NMC publishes second Ambitions for Change diversity report

NMC publishes second Ambitions for Change diversity report

The Nursing and Midwifery Council (NMC) has published the second of its reports examining the experiences of nursing and midwifery staff, with a particular focus on diversity.  


The first ‘Ambitions for Change’ report was published in October 2020. It looked at the impact of the NMC’s regulatory processes on staff from different backgrounds and who have different diversity characteristics.  


The findings revealed that people had different experiences of the NMC’s processes depending on who they are. Examples of these discrepancies included the following: 


- Black, Asian and disabled health and social care workers experienced lower progression and pay.  

- Lower acceptance rates onto NMC-approved nursing and midwifery courses for black and Asian students. 

- In relation to case progression, cases involving black nurses and midwives are more likely to progress to the adjudication stage compared to white professionals.  

- Black professionals reporting higher rates of harassment, bullying or abuse from managers and colleagues at work and are more likely to enter the formal disciplinary process compared to white staff.  


Phase Two: Research into NMC processes and people’s diversity characteristics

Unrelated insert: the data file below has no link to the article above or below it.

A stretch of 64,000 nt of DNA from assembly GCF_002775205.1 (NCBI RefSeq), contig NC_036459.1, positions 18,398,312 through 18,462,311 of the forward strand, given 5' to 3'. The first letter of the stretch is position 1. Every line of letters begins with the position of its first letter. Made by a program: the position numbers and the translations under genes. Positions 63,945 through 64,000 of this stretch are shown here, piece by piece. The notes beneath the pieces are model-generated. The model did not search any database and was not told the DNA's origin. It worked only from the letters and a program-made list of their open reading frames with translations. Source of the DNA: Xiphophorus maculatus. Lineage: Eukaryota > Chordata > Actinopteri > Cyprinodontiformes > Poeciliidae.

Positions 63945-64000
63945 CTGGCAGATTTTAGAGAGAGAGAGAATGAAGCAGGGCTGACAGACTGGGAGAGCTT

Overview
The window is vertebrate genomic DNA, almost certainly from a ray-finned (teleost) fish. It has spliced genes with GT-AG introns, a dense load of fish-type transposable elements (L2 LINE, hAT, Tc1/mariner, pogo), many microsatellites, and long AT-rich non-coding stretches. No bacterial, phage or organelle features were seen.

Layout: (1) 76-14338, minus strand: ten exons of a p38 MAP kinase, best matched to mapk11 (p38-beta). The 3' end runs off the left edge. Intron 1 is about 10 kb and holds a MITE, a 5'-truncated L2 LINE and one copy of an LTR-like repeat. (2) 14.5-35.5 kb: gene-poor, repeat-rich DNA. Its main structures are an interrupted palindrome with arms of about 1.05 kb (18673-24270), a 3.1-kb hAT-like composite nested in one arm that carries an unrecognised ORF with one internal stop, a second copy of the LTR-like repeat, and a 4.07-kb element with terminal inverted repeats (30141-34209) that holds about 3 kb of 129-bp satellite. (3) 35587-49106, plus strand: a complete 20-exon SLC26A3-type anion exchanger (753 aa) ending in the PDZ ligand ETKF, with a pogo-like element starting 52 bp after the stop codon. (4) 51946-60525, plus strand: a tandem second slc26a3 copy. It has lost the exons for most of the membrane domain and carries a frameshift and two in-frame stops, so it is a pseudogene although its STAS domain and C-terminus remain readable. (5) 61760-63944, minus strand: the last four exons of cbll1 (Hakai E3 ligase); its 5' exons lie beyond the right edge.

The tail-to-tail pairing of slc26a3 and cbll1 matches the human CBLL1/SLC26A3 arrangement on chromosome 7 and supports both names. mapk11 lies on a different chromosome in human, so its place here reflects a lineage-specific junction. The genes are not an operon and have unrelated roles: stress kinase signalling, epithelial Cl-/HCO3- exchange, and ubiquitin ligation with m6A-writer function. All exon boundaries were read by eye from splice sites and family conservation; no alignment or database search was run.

Phase Two of the research aims to use qualitative research to find out why these discrepancies exist, and why some professionals have different experiences of NMC’s processes than others. It presents the findings from earlier research, and reports progress against ongoing work.  


Introducing the second ‘Ambitions for Change’ report, the NMC stated: 


“As the independent regulator of more than 758,000 nursing and midwifery professionals, we’re committed to doing everything we can to eliminate discrimination, tackle inequality, celebrate diversity and promote inclusion. 


“It’s essential that we recognise people’s experiences of discrimination – and the absolutely devastating impact this can have. Most of the professionals we spoke to as part of this research felt one or more of their diversity characteristics, such as their ethnicity and/or gender, played a part in their referral from their employer and said an ‘insider/outsider’ culture left them feeling unsupported. 


“Together we must target these inequalities, which have no place in the working environment of our professionals or the care that people using services receive.” 


The report identifies the main root causes behind the differences for professionals with different diversity characteristics. These include:  


- Issues with the NMC’s processes which affect all professionals, but exacerbate differences for some groups. 

- Issues with individual employers which means that professionals are properly supported when going through NMC processes, or aren’t referred appropriately.  

- Wider systemic issues within nursing and midwifery which perpetuates ‘insider’ and ‘outsider’ cultures.  


The report also lays out the next steps to address these root causes, taking action at three different levels. This includes improvements to regulation, training and development, working with individual employers as part of the NMC’s fitness to practise processes, and working with partners and stakeholders to better understand wider systemic issues.  


The full Ambitions for Change 2022 report is available here.  


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